I think it exists—whether you talk to a random person on the street or members of organizations, people are agitating for that alternative vision. For example, when it comes to education, groups like Action Now, the CTU (Chicago Teachers Union), Parents for Teachers and Raise Your Hand are taking action.

Speaking of education, what do you think of Rahm’s handling of Chicago Public Schools, and what would you do on that front?

CPS, under the leadership of the mayor, underestimates simple good faith and respecting people, not lying to them. CPS made so many needless missteps. If [you’re] going to close 50 schools, just tell the community you’re going to close 50 schools because you can’t afford to keep them open. People will be angry, but they will appreciate the fact you told them straight out—you didn’t try to come up with all these different false misleading reasons to justify it.  What CPS did under the mayor’s leadership was come up with all these fake half-baked reasons [for closing specific schools], and once things started to unravel they spent all this time in damage control and came up with these processes of engagement that were for show. Then they wondered why nobody trusts them!

I did my [doctoral] dissertation on good faith in school policy. When all this was happening, I was shaking my head, thinking, they should have just read my dissertation. I have no illusions of easy answers, but respect people enough to tell them the truth and take their input in developing a way forward.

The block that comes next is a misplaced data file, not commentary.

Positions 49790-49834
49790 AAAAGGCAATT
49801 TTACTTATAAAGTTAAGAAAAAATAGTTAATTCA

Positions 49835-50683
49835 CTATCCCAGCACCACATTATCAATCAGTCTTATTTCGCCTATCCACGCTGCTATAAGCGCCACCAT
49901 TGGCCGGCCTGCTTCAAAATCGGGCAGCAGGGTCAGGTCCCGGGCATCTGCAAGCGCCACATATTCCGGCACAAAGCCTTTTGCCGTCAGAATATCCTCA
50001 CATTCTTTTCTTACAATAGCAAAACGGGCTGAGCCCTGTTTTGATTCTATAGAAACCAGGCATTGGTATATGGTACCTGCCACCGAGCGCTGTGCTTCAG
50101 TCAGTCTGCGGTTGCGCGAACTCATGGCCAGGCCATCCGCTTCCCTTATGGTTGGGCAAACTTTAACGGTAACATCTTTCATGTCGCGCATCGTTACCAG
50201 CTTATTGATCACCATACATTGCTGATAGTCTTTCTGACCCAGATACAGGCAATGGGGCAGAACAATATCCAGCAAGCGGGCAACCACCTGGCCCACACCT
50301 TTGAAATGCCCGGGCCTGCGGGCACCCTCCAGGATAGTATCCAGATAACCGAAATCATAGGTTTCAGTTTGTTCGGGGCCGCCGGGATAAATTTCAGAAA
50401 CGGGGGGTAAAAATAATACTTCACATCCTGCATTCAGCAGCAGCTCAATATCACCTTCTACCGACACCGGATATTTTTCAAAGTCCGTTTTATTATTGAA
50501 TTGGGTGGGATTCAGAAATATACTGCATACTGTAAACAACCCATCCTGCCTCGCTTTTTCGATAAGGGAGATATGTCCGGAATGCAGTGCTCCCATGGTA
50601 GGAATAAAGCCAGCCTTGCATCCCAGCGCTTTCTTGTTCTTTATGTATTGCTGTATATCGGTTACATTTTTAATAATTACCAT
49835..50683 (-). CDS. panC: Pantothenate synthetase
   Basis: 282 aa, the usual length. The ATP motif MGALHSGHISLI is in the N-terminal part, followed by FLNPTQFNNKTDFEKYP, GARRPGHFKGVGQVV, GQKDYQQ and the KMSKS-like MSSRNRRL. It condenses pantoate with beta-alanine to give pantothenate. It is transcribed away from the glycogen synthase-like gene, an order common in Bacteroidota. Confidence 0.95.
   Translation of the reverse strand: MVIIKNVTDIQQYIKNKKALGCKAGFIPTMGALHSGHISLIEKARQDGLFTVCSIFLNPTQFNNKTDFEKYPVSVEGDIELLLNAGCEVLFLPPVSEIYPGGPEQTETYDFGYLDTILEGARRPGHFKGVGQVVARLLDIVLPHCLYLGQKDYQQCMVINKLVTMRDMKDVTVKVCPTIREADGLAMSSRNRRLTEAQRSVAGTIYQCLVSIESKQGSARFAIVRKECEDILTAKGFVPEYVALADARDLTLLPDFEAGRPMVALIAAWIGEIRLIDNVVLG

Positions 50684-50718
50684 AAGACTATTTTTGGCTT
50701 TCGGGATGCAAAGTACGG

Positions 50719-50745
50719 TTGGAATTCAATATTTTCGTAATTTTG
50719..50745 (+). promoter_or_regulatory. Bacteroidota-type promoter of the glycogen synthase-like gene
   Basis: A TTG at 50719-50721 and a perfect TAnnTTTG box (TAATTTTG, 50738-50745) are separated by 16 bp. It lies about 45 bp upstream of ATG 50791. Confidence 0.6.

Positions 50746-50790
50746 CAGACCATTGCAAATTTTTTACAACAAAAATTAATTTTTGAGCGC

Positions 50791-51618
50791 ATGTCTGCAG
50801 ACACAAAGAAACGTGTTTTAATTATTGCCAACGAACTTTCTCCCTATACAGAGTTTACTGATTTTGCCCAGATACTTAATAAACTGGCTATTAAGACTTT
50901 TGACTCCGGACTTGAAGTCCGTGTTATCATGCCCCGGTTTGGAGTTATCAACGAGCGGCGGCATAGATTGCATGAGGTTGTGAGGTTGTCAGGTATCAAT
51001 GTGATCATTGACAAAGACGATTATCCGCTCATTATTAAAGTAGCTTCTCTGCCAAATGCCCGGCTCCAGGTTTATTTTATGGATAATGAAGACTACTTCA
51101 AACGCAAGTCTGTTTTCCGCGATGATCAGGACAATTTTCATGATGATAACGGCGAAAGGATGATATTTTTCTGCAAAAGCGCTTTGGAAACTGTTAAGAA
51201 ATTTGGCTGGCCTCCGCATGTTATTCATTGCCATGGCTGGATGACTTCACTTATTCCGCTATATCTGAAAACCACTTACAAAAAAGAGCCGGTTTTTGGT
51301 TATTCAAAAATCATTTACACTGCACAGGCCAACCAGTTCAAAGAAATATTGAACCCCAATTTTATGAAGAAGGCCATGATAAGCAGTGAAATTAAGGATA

Realistically, do you think you have any chance to win the mayoral race?

No one in history who has changed things did it by being realistic. My dad always said revolutions never come from people in the status quo; they come from those on the outside. You can’t be “realistic” when it comes to these things that are truly transforming. There’s a certain “delusional” quality that you have to have, because you see something that other people don’t see.

For me, being realistic is being mediocre. It’s telling the guy on the street in Lawndale that this is it—this is as good as it’s going to get. I’ve seen otherwise. By running for office I want to reveal to him what I see, with the hope that he sees it too.

Kari Lydersen, an In These Times contributing editor, is a Chicago-based journalist and instructor who currently works at Northwestern University. Her work has appeared in the New York Times, the Washington Post, the Chicago Reader and The Progressive, among other publications. Her most recent book is Mayor 1%: Rahm Emanuel and the Rise of Chicago's 99 Percent. She is also the co-author of Shoot an Iraqi: Art, Life and Resistance Under the Gun and the author of Revolt on Goose Island: The Chicago Factory Takeover, and What it Says About the Economic Crisis. Look for an updated reissue of Revolt on Goose Island in 2014. In 2011, she was awarded a Studs Terkel Community Media Award for her work. She can be reached at kari.lydersen@gmail.com.

View Comments